Last week, the CDC released new guidance for fully vaccinated individuals. The highly publicized, and in certain circles controversial, the guidance provides that fully vaccinated individuals are no longer required to wear a mask or socially distance in most settings. In short, if you are fully vaccinated, you can resume activities that you did prior to the pandemic—a welcome return to normalcy.

Shortly thereafter, North Carolina Governor Roy Cooper followed suit, lifting mask requirements and eliminating restrictions on mass gathering, capacity, and social distancing, in most settings (Link to Order). Certain restrictions remain for schools, childcare facilities, and public transportation.  Governor Cooper’s order is explicit in that it does not inhibit private businesses from requiring their employees or guests to wear masks.

Employers face an interesting decision. Do they require their employees to get vaccinated, so employees and patrons can both take their masks off? Considering only the CDC’s most recent guidance, you might conclude “sure, why not.” However, recent guidance from the Occupational Safety and Health Administration (OSHA) complicates that decision.

In April 2021, OSHA released three new FAQs for employers struggling with the decision of whether to require employees to get vaccinated. The FAQs mainly address whether an adverse reaction to the vaccine is a “recordable incident.” Businesses in certain in higher-risk industries are required to maintain a log of work-related injuries and all business are required to report workplace incidents that result in a fatality or hospitalization. Recordable incidents are used to determine a business’s recordable incident rate—the lower the better. The OSHA guidance is as follows:

1. Are adverse reactions to the COIVD-19 vaccine recordable on the OSHA recordkeeping log?

Yes, the adverse reaction is recordable if it is:

  1. Work-related,
  2. A new case, and
  3. Meets one or more of the general recording criteria in 29 CFR 1904.7 (e.g., days away from work, restricted work or transfer to another job, medical treatment beyond first aid).
2. If an employer requires employees to receive the COVID-19 vaccine as a condition of employment, are adverse reactions recordable?

Yes, if an employer’s vaccination requirement is work-related, then adverse reactions are recordable.

3. If an employer recommends but does not require, the COVID-19 vaccine, are adverse reactions recordable?

No, unless the adverse reactions to recommended COVID-19 vaccines

  1. Work-related,
  2. A new case, and
  3. Meets one or more of the general recording criteria in 29 CFR 1904.7 (e.g., days away from work, restricted work or transfer to another job, medical treatment beyond first aid)

A reasonable employer may easily conclude that OSHA’s April 2021 guidance disincentivizes employers from requiring vaccination. Why would the employer require vaccination when they are “on the hook” for adverse reactions? If an employer mandates the vaccine, and their employee has an adverse reaction, the employer is required to record that incident, resulting in a higher recordable incident rate.  Higher incident rates can lead to higher workers’ compensation costs, fewer bidding opportunities, and increased OSHA inspections.  The new CDC guidance for fully vaccinated individuals clearly incentivizes vaccination but does not address the disincentives built into OSHA guidance for employers.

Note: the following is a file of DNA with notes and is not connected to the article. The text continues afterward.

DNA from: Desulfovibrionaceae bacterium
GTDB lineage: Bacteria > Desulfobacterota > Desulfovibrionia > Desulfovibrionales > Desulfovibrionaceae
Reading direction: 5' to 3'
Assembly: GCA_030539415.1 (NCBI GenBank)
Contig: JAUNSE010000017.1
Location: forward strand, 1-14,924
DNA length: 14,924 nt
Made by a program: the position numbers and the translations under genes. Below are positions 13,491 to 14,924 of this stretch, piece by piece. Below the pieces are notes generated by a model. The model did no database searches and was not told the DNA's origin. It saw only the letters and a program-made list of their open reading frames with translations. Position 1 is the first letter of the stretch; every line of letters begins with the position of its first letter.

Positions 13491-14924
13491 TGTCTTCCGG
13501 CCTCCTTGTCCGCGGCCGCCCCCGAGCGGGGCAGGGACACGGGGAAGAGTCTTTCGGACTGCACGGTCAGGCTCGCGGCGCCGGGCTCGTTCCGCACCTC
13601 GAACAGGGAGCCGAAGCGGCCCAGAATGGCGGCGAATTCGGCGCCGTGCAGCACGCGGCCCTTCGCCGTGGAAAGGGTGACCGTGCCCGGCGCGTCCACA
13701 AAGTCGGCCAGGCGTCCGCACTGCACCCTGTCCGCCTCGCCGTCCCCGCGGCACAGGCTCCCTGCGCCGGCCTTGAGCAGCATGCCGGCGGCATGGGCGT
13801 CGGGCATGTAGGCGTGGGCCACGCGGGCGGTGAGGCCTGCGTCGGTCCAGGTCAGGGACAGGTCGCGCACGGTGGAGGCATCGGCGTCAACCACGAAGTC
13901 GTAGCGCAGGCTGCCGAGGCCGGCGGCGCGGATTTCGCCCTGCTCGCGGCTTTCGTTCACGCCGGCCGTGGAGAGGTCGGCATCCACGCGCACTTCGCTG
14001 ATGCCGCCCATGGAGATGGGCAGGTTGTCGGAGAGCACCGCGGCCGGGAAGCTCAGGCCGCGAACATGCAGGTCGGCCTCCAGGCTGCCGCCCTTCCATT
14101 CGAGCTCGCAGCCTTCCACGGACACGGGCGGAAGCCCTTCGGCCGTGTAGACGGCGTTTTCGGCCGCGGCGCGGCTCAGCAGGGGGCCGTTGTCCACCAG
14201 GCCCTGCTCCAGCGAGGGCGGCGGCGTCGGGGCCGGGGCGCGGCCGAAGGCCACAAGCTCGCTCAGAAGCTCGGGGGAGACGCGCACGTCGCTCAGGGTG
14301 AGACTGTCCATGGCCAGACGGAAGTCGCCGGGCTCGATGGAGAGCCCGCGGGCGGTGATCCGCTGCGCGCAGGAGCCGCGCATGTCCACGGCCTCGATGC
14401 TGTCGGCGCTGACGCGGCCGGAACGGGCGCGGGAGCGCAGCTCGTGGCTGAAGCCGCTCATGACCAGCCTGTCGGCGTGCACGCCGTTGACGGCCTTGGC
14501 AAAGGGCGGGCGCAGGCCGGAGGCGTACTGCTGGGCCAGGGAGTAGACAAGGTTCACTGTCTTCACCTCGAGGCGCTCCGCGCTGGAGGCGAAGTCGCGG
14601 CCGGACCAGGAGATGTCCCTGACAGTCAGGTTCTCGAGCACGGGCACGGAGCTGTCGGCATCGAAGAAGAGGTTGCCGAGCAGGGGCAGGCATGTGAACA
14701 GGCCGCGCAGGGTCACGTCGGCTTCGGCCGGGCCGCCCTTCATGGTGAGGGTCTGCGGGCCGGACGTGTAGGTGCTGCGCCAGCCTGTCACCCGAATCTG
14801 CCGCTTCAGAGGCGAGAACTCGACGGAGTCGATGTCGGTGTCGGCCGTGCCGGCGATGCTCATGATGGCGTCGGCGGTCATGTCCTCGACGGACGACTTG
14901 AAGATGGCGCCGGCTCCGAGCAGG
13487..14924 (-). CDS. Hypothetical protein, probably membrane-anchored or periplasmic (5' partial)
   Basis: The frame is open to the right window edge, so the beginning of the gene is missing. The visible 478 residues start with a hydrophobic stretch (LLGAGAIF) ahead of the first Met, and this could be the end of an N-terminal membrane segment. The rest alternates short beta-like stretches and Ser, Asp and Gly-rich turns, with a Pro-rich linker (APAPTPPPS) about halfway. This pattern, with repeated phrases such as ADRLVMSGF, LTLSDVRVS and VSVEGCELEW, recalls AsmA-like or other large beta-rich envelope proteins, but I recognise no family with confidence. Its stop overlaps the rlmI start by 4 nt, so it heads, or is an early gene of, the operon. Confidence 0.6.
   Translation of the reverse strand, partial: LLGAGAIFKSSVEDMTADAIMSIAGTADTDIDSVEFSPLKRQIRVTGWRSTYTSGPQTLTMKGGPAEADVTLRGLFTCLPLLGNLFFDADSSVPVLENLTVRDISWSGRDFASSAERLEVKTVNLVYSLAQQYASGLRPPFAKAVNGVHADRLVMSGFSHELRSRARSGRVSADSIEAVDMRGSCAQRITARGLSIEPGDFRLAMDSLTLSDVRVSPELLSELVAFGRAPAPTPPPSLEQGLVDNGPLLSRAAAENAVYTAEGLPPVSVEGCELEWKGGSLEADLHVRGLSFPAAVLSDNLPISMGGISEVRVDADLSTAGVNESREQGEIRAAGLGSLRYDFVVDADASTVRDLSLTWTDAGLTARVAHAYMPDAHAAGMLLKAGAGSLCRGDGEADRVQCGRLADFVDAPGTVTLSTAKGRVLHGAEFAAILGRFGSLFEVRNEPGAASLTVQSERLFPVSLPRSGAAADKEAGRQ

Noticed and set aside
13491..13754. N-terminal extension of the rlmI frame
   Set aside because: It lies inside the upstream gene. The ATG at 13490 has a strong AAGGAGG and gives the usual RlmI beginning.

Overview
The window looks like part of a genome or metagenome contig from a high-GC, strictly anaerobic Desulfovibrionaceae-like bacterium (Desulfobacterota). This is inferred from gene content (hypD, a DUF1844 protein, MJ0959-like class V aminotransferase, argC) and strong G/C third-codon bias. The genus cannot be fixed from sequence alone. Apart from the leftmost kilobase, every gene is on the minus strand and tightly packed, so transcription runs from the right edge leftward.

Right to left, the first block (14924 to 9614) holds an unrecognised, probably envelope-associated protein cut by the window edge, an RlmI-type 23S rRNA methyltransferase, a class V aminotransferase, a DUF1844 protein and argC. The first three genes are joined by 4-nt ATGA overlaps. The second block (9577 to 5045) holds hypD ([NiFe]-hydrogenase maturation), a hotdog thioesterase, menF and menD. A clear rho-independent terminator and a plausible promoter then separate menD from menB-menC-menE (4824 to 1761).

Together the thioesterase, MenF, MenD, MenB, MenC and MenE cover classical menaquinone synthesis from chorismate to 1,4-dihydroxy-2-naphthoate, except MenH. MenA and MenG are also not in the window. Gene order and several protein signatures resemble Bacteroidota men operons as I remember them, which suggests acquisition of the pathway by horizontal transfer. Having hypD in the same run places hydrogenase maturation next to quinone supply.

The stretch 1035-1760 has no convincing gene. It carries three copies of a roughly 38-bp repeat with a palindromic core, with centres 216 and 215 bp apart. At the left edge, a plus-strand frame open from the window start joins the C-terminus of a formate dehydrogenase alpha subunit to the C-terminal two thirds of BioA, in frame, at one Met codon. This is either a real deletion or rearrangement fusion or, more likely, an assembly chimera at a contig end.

In what seems like an attempt to clarify conflicting messages, OSHA updated its website to instruct employers to follow the new CDC mask guidance for fully vaccinated individuals.  OSHA further states that the agency is “reviewing recent CDC guidance and will update” materials on their website accordingly. Does that mean adverse reaction to an employer-mandated vaccination will not be recordable? We don’t know. It remains to be seen how and if OSHA changes its guidance, and how those changes will impact North Carolina employers.

*** Update ***

On May 24, 2021, before the ink was dry on the previous post, OSHA updated its vaccine-related FAQ guidance (Link)  replacing the previous three FAQs with the following:

Are adverse reactions to the COVID-19 vaccine recordable on the OSHA recordkeeping log?

Answer: DOL and OSHA, as well as other federal agencies, are working diligently to encourage COVID-19 vaccinations. OSHA does not wish to have any appearance of discouraging workers from receiving COVID-19 vaccination, and also does not wish to disincentivize employers’ vaccination efforts. As a result, OSHA will not enforce 29 CFR 1904’s recording requirements to require many employers to record worker side effects from COVID-19 vaccination through May 2022. We will reevaluate the agency’s position at that time to determine the best course of action moving forward.

For now, OSHA has simplified its guidance and removed any recordkeeping distinction between employers that mandate the vaccine and employers that recommend the vaccine.  In all likelihood, North Carolina employers should not expect a requirement to record adverse vaccine reactions.

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